In his debut, Robinson started at first base for the Dodgers in a 5–3 victory over the Boston Braves at Ebbets Field. Batting second, he went 0-for-3 with a run scored and a sacrifice, the beginning of a Hall of Fame career. Two days later, he got his first hit, a bunt single off Glenn Elliott of the Braves. A day after that, he hit his first career home run, a drive to left at the Polo Grounds off Dave Koslo of the New York Giants. On June 11, he had raised his batting average to .301, and he flirted with that mark — still a key stat in those days — all year, finishing at .297.
Robinson clearly belonged, which was vital to baseball’s integration. Had he been an early failure, it would have been an enormous blow to whatever progress baseball had made, which was already slow. Not every team immediately signed black players after Robinson, despite big-name stars thriving in the Negro Leagues. Cleveland’s Larry Doby broke the American League color barrier a few months after Robinson’s debut, but the Boston Red Sox, the last team to integrate, didn’t have a black player until Pumpsie Green in 1959, 12 years after Robinson.
Robinson, the son of a sharecropper and the grandson of former slaves, was born in Cairo, Ga., in 1919 but grew up in Pasadena, Calif., and gained acclaim as a four-sport star at UCLA and a potential track and field Olympian in the long jump. Of all the sports — he played football and basketball as well — baseball was his worst.
But his baseball résumé is dazzling, and he did it all while playing against and in front of some folks who didn’t want him, or any other African American player, around. Some opponents threatened that they’d strike instead of playing against Robinson. There were teammates who felt the same way, too. Dixie Walker started a petition against Robinson, which was repudiated by teammates such as Gil Hodges and Pee Wee Reese, two great supporters of Robinson. Branch Rickey, the Dodgers executive who signed Robinson, squashed the protest, and Walker was traded after the season.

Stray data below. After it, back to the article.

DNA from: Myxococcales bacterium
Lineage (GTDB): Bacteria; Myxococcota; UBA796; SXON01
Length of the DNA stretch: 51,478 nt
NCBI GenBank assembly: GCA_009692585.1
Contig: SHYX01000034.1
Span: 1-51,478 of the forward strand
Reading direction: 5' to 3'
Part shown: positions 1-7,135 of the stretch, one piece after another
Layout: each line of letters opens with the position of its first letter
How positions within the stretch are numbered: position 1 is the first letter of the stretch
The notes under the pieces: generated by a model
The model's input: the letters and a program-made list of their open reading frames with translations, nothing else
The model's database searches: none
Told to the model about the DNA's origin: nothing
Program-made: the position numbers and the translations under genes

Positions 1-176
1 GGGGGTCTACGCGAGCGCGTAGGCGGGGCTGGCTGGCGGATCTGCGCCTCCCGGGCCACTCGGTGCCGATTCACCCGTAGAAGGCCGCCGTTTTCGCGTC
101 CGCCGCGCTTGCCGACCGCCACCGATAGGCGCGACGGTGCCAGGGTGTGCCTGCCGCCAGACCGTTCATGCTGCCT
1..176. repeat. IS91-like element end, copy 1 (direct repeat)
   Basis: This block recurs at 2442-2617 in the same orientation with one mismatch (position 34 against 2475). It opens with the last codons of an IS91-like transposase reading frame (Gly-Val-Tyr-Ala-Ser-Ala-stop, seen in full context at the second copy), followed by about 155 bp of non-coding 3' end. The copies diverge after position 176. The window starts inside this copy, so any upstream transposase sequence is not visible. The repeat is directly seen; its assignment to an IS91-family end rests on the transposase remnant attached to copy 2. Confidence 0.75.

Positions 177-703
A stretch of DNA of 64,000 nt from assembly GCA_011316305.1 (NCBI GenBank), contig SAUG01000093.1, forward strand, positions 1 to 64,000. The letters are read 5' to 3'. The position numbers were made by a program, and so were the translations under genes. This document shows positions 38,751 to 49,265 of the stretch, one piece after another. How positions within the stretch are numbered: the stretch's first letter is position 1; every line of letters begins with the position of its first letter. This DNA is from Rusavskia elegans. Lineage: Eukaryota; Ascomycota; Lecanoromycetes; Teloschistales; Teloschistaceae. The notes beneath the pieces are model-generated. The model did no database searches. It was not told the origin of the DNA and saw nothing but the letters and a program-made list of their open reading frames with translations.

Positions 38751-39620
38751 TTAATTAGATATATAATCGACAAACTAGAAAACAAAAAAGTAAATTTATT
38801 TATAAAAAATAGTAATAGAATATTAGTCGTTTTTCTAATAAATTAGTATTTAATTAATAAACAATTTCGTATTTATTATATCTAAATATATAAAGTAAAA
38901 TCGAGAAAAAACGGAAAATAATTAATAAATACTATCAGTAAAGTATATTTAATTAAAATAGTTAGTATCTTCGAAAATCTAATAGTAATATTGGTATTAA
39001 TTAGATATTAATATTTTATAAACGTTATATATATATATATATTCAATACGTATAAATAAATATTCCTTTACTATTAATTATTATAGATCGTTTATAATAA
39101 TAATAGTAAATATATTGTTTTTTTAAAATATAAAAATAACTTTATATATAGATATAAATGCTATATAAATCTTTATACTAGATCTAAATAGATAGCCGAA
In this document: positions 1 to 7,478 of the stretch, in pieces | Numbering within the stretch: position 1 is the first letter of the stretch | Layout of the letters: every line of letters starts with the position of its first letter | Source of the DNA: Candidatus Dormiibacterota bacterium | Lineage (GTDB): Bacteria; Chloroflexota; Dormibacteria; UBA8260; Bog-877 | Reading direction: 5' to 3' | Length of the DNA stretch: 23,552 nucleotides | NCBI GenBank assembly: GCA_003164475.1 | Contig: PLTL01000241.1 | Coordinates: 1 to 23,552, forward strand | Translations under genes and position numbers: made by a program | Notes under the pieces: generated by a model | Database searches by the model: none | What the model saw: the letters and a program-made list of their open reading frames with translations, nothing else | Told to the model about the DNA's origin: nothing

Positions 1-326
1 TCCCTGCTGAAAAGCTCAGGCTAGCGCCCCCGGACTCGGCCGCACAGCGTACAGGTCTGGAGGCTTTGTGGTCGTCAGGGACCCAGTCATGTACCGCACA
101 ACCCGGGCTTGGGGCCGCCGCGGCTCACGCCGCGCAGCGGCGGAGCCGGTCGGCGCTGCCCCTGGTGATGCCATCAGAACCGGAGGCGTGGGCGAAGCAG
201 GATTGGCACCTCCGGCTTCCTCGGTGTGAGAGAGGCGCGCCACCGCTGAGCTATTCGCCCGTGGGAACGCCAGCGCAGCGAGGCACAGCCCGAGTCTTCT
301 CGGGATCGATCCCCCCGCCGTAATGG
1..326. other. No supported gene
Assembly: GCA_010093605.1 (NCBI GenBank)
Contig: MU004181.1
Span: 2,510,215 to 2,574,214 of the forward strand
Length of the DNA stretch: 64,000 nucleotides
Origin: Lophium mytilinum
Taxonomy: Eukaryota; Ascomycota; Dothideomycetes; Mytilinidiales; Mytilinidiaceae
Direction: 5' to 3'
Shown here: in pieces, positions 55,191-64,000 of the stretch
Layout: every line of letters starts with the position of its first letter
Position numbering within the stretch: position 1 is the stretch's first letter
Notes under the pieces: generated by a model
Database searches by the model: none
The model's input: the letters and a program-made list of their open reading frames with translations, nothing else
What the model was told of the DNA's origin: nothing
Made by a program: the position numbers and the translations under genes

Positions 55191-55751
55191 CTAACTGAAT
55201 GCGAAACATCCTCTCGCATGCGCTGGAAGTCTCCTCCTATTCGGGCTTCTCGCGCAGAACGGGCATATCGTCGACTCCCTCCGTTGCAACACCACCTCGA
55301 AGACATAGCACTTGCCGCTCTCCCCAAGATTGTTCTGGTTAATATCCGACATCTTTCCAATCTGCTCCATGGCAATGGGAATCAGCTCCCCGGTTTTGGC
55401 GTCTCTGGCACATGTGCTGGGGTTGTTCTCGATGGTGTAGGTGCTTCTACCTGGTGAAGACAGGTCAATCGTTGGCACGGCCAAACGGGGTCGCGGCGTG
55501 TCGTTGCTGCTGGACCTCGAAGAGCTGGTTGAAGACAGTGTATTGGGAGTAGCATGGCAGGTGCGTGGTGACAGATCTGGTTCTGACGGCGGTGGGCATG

All that swirled around him makes what Robinson accomplished on the field even more impressive.
“It was hard to make the big leagues,” says 95-year-old Carl Erskine, who was Robinson’s teammate on the Dodgers from 1948-56. “But it was harder to stay there. It was survival, and your top priority was to stay in the big leagues.
“But there was no question, watching a teammate go through what he did, you couldn’t help but admire his guts and his consistency. It won ballgames for us, so we all benefited from Jackie’s efforts.”
Robinson starred for the Dodgers from 1947-56, helped them to their only Brooklyn World Series title in 1955 and was elected to the Baseball Hall of Fame in 1962.
In his first year, he won the first-ever Rookie of the Year Award after stealing an NL-best 29 bases and also notching a .383 on-base percentage. In 1987, the 40th anniversary of his debut, the award was named after him.
In 1949, Robinson soared to even greater heights, winning the NL batting title (.342), leading MLB with 37 steals and also recording 124 RBIs, 122 runs and 203 hits, including 16 home runs. He was named NL MVP that year.
Robinson, a six-time All-Star, finished with a career slash line of .313/.410/.477. His on-base percentage is 38th all time. He stole 200 career bases and was a versatile defensive player who played at least 150 games at four different positions — second base, third base, first base and left field.
Who knows what else he would have accomplished had he played his first MLB game at a younger age? Robinson, who had been in the military and played one season in the Negro Leagues and the minors, was 28 when he debuted.
And Robinson excelled at something perhaps not measurable by any metric: thrills. He spread chaos on the bases and was a bold threat in an era when teams did not run with abandon. He could bait fielders with a wide turn around first and then bolt for second when they threw behind him.